The mulch was really easy to hook with the hoe and move around. Next, I went to the area next to my potato bed that's hard to mow. 5 minutes later, and it's a much nicer path! I love how easy it is to get right next to garden beds and clean those edges. The blade is really easy to do precise work with.

Before / After
 


Since I was so impressed with it's edge work, I decided to see how it'd do in edging my hugel. Once again, this is one of those areas that would normally take me 30+ minutes to weed out by hand, and so it rarely gets done. It took me 2 minutes to make it decent, and 2 more minutes to tidy it up/

Before / After
 

For my final test today, I attacked the backside of my hugel that is absolutely overgrown by buttercups. I've weeded this area by hand twice now, and it usually takes me at least 10 minutes to yank the tops off the plants and my hands are all sticky with sap. This took me 4 minutes. No bending, no sappy hands. And I had a nice pile of mulch to move easily where I wanted.

Before / After


I was hoping this hoe would work as a small scythe, but it really wasn't sharp enough for that--or I had the angle wrong--because it really didn't like to cut grass for me. It probably would have if I knew how to sharpen it. As it is, though, it did a marvelous job on my buttercups, and I reall like the pointy end which is great for digging at stubborn plants and hooking piles of mulch/weeds. I used the hoe is both my left and right hands and with both sides of the blade, and it worked equally well in each circumstance.

All in all, I HIGHLY recommend this Fokin hoe. In the words of my husband, "It's the tool I always dreamed off." It's perfect for those that have limited mobility--I would have LOVED to have this tool when pregnant and when I had my babies strapped to me and it was so hard to get up and down.

(Aside: My husband is really tempted to do downtown with a bunch of these hoes and "pimp" them out sell them on the street corner, maybe with some gold and sparkles on the handles "Fokin Hoe, $15." But, I'm not going to let him!)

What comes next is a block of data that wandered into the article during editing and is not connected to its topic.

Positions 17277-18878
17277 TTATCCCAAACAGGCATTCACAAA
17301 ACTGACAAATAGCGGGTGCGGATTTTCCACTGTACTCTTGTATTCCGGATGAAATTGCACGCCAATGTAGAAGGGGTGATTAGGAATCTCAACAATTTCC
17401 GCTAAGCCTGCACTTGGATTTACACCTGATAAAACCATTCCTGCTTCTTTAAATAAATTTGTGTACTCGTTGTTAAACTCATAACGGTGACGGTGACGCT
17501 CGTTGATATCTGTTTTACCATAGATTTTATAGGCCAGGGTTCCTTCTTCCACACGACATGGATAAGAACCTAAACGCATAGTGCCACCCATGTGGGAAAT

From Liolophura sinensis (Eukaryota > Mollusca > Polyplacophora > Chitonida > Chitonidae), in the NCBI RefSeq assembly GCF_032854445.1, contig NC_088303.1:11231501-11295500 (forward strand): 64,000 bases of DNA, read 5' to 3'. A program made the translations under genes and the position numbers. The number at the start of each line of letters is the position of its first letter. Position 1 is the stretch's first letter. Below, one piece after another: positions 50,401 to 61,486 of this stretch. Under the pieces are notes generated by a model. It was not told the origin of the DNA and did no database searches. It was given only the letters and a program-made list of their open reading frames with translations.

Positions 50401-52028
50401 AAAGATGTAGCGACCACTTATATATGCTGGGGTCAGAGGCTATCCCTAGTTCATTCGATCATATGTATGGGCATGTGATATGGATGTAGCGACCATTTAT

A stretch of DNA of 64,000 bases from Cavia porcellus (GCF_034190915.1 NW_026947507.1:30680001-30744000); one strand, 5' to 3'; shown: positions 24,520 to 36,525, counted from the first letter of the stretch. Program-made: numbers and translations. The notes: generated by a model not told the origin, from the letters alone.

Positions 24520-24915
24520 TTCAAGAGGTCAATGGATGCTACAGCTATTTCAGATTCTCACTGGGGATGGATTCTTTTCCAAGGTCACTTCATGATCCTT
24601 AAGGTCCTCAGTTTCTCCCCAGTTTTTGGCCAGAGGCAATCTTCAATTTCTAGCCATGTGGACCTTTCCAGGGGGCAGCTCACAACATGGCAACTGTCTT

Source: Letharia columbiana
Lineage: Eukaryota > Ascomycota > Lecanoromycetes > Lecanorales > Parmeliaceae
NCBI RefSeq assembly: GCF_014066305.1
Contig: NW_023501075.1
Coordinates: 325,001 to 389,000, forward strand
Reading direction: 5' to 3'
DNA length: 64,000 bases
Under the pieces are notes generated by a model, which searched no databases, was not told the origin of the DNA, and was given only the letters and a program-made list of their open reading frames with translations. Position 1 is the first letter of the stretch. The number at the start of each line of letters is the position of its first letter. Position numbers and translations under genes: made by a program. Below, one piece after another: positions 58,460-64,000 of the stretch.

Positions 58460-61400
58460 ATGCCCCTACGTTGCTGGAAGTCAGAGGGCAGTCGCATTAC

Editing to Add: I'm REALLY enjoying the curve that this blade has, and the sharpened point of it. It's really great for grabbing and ripping out those pesky weeds that spread by runners, and it even digs quite nicely, too. The curve of the blade also makes it really easy to snag and move whatever mulch you cut. I pulled this thing out tonight--when I really should have been washing up after dinner, to have fun weeding out around my garden beds. It really is a delight to work with!
 
rancher
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Looks like a very useful tool, that Fokin hoe!
 
ranch foreman
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I just ordered both sizes.  I'll post a review after I've tested them out.
 
greenhorn
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Nicole Alderman wrote:I give this Fokin ploskorez hoe 9.5 out of 10 acorns.


Great review, Nicole!  Thanks for all the before & after pictures.  I'm looking forward to spending time with the Fokin Hoe resources above and potentially getting one of these for myself and one for my father-in-law.
 
greenhorn
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This seems like the perfect chop-and-drop tool.  I would love to be able to try one.
 
eco-innovator
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Wonderful review, thank you Nicole! :)

I would also like to point out your words: "It's perfect for those that have limited mobility"